This one starts at a French château during World War II, with Iron Major (the Nazi with the iron hand and mortal enemy of Sgt. Rock) gloating about a new stratagem called Operation Time Bomb. A bunch of American tanks have somehow been sabotaged so they’ll explode right before an Allied offensive, giving the Germans a chance to stage their own counter-attack. Iron Major says they’ve already wired a “test tank” to make sure it works, and we see the tank (which is all by itself in the middle of the woods for some reason) blowing up. Bruce Wayne happens to be in London and gets a call from his friend Alan Davies, who runs the munitions depot where the American weapons are processed and shipped. Davies mentions he suspects sabotage at his depot, so Bruce shows up as Batman … but he’s too late. The saboteur has shot Alan, who does manage to gasp out the name of a French town called Marteau before dying. The saboteur escapes in a speedboat before Batman can grab him. Batman heads for Marteau, where he runs into Sgt. Rock and Easy Company. Easy is supposed to join the tank battalion for the big attack, but they’re investigating reports of infiltrators near Marteau. A bunch of Germans pop up and Easy is soon mired in a firefight. Batman heads for Marteau and finds the saboteur outside an inn on the outskirts of town. He grabs the guy, but gets surprised by a gaggle of German soldiers. Easy Company show up and start blasting, leaving Batman to get inside the inn and try to save the radio. But one of the Germans destroys it, leaving Batman with no clue who was on the other end of the transmissions. All the other soldiers fight to the death and the saboteur swallows a cyanide capsule, frustrating Batman and Rock even more. Iron Major receives news that the base was raided and wonders if Rock is behind it. Batman and Rock realize the radio couldn’t transmit very far and talk to Rock’s superiors about looking for the main Nazi base. Batman ponders what might have been sabotaged at the London depot and figures out it must have been the newly arrived tanks. They find the explosives in the tanks and Rock points out the Germans would be blown to hell too, unless their line is a feint and they plan to be somewhere else. The Captain mentions a château not far away where lights have been seen, even though it’s supposedly deserted. You’d think they would’ve checked that already, but whatever. The Captain also mentions one tank was sent out for recon, so it might still explode. Batman grabs a jeep to head to the château, while Rock tries to catch the wayward tank. Batman sneaks into the chateau (dropping his radio in the process) and starts pounding Nazis, but gets knocked out by Iron Major. He’s tied up and taken to the dungeon. Rock and Easy find the booby-trapped tank and defuse the explosives. Rock says they’re heading for the château to help Batman. Just as Iron Major is about to unmask Batman, Easy crashes the tank into the chateau and starts wasting Nazis. Batman gets loose and finds out the radio he dropped has been on the whole time, letting Rock know exactly what was happening. Iron Major surprises them and Batman disarms him with a batarang. Rock and Iron Major start beating the shit out of each other and Easy tells Batman there’s a second bomb in the tank that they can’t disarm. I’m not sure why only this tank had a second bomb, but whatever. Batman grabs Rock and drags him out just before the tank blows, taking the château with it. In the rubble, they find Iron Major’s iron hand, but Rock doesn’t believe he’s seen the last of him … and neither do I.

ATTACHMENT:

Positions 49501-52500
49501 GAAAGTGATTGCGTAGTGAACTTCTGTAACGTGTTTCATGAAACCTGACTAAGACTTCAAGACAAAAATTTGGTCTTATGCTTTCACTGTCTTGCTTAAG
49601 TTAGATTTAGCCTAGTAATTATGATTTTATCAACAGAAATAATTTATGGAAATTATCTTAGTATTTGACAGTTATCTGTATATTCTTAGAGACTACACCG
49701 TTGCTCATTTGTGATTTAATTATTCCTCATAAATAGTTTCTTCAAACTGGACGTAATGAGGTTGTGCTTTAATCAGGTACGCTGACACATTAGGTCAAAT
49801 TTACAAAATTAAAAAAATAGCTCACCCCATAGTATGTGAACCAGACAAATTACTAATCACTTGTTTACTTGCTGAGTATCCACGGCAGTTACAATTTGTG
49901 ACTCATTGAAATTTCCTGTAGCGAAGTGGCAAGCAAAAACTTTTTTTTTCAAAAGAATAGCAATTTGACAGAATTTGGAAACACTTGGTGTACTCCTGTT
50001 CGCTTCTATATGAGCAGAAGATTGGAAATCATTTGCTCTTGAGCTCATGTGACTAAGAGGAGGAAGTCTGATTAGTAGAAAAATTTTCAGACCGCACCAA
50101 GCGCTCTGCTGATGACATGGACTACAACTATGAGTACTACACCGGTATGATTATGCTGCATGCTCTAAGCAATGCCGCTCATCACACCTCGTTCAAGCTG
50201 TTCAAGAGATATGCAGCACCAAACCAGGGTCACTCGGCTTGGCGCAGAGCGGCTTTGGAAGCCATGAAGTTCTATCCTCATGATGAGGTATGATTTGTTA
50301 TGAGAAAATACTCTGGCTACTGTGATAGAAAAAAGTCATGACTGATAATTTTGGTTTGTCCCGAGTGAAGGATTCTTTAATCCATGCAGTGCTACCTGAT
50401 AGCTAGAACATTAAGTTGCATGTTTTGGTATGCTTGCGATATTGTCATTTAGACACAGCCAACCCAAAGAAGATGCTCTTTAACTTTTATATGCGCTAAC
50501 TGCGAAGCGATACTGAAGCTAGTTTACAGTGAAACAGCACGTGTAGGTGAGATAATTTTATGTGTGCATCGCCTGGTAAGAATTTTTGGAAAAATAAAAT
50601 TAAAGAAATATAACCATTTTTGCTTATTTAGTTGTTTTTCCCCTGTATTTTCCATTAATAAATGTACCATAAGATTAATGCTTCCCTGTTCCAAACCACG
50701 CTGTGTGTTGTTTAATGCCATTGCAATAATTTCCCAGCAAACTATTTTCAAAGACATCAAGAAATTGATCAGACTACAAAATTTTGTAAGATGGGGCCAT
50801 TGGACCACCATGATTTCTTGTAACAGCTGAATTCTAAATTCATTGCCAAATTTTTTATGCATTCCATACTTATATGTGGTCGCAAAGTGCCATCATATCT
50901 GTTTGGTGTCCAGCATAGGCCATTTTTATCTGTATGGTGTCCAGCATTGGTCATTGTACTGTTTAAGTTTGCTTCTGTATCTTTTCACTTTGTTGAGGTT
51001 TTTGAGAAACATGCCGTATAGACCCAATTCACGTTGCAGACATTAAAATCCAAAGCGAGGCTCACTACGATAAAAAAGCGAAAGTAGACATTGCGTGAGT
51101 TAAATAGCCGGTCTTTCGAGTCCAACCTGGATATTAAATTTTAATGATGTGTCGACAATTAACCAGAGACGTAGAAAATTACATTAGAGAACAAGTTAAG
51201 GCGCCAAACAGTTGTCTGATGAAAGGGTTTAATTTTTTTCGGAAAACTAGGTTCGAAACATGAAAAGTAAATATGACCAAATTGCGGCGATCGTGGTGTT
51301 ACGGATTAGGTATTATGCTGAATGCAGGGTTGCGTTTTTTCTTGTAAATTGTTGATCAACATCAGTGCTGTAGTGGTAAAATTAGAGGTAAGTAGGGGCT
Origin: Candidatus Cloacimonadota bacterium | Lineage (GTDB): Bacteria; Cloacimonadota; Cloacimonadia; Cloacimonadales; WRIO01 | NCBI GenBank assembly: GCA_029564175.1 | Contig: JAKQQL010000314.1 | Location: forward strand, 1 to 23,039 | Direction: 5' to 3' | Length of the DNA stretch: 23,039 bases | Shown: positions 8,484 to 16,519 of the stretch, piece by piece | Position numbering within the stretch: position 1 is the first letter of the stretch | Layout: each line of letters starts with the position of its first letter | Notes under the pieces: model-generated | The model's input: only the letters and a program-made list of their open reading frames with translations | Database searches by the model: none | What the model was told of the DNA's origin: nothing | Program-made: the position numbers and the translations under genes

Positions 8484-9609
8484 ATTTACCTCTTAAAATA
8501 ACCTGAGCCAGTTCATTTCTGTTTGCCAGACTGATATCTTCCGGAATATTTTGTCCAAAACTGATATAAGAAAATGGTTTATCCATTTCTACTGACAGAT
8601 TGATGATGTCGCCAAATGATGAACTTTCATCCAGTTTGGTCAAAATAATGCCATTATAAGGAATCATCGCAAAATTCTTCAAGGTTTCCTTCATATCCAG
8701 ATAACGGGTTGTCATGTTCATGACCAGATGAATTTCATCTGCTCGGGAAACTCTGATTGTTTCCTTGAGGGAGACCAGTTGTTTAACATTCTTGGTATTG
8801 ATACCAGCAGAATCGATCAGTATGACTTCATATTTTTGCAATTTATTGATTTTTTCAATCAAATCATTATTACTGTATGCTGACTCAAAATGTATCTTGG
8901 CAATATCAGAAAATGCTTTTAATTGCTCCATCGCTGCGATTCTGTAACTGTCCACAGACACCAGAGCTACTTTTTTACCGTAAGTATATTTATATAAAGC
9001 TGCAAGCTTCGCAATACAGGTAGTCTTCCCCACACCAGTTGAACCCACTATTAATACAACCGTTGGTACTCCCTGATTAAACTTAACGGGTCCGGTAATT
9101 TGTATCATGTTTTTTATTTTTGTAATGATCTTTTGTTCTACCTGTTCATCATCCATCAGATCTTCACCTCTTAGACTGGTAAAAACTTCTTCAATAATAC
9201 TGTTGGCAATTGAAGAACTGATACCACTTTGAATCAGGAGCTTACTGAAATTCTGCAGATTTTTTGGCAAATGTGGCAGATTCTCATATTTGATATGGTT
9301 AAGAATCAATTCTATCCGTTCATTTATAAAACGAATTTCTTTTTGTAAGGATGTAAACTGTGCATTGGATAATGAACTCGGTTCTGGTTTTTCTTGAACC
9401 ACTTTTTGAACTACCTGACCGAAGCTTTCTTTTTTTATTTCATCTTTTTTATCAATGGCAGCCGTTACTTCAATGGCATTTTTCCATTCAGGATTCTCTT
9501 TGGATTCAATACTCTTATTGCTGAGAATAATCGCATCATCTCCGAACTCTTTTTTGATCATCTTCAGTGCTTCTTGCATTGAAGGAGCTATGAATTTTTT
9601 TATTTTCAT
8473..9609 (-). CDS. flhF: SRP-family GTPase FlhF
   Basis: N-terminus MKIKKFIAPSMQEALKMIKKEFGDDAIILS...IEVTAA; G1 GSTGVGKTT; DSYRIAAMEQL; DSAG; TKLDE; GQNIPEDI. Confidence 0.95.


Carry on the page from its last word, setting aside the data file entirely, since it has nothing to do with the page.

- It’s never specified, but this is obviously the Earth-2 Batman, since he’s alive during World War II.
- As far as I can tell, there’s no town named Marteau in France. The story says it’s a West Coast town, but I guess it was just made up for this issue. I’m not sure why they didn’t just use a real place. (Marteau means “hammer” in French, incidentally, but I’m not sure if that’s relevant to the story or not.)
- I’m no expert, but I always thought you had to hold the button down on a walkie-talkie to transmit … so how was the one Batman dropped able to transmit with no one holding the button?
This one starts with Travis Morgan and his new companion, Shakira (who he met last issue) zipping through the sky on a high-tech flying disk (which they also acquired last issue). Morgan is asking Shakira about herself—especially her ability to turn into a cat—but she’s playing coy. They’re suddenly attacked by Hawkmen, dudes with golden wings sprouting from their backs. Shakira is captured and Morgan almost falls to his death, just managing to grab a cable attached to the flying disk. Unfortunately, the disk is out of control and crashes, knocking Morgan out. He;s found by the Keebler Elves (or close approximations) and taken to their wooded village. When Morgan wakes up, they all freak out but he soon assures them he’s friendly, and that he’s no ally of the Hawkmen, who the elves hate because they constantly raid the village and kidnap women. The elves give Morgan a drink of home-brew that curls his toes, and mention that the Hawkmen are out raiding. Morgan figures that’s his chance to get up to their aerie (which is at the top of a gigantic tree) and prepare a surprise when the Hawkmen return. The elves want no part of his crazy plan, but do supply him with some rope and some of their home-made hooch. Morgan gives them shit for not fighting their enemies, then starts climbing the tree. He runs into a couple of flying sentries, but manages to take them out by playing Tarzan. When he reaches the aerie, he finds it full of human bones, which pretty much tells us the fate of the Hawkmen’s prisoners. He sees the hunting party returning and pours the high-proof booze all over the aerie. He hides and jumps out when the Hawkmen arrive, dragging Shakira with them. Morgan grabs her and lights up the spilled booze, setting the aerie alight. He tells Shakira they have to jump into the water below, but since she’s a cat she’s not having it. She transforms into feline form, but Morgan grabs her and jumps, splashing down into the water below. The aerie burns like an oversized torch and the elves thank Morgan for getting rid of their enemies. Shakira has transformed back to human form, but still looks pretty bedraggled; she’s definitely not happy with Morgan.